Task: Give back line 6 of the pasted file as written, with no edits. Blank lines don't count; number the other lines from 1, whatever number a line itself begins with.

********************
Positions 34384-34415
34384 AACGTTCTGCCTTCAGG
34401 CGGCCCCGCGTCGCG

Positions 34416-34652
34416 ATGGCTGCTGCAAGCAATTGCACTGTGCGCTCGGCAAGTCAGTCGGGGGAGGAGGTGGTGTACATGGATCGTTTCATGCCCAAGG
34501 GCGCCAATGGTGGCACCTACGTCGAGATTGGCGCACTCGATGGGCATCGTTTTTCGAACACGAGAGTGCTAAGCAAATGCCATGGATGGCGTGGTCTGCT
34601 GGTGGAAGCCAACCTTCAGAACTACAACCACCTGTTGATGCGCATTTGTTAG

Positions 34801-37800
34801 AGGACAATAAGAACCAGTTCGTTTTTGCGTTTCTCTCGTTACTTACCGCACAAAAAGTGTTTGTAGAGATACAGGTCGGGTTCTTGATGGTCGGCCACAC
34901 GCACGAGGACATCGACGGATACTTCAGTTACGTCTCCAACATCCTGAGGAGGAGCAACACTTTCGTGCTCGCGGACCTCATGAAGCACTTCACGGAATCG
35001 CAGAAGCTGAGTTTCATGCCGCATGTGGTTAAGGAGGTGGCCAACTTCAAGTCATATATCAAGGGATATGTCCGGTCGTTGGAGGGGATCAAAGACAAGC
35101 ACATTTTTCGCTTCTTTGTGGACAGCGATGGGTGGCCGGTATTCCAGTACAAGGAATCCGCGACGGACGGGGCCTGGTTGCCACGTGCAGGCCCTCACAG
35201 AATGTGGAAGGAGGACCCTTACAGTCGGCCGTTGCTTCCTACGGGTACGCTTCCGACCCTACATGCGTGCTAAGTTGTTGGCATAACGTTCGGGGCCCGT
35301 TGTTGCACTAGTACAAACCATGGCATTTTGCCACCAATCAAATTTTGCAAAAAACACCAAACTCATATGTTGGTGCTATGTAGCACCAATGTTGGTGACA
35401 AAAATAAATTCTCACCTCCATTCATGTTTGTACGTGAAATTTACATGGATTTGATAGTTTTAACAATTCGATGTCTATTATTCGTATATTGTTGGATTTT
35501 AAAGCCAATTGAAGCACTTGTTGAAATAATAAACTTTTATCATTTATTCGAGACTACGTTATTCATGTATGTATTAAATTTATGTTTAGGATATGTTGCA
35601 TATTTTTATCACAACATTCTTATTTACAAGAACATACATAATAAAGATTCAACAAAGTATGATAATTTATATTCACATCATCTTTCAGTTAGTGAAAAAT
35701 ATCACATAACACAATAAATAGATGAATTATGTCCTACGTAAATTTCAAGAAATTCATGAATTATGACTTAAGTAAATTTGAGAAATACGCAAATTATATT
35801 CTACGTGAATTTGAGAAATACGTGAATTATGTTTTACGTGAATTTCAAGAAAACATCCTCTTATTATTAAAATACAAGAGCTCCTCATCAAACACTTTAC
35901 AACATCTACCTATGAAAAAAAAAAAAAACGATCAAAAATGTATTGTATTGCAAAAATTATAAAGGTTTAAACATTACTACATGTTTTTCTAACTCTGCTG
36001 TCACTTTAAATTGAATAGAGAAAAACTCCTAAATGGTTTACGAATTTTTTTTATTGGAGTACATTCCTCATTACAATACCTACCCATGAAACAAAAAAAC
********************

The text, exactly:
34501 GCGCCAATGGTGGCACCTACGTCGAGATTGGCGCACTCGATGGGCATCGTTTTTCGAACACGAGAGTGCTAAGCAAATGCCATGGATGGCGTGGTCTGCT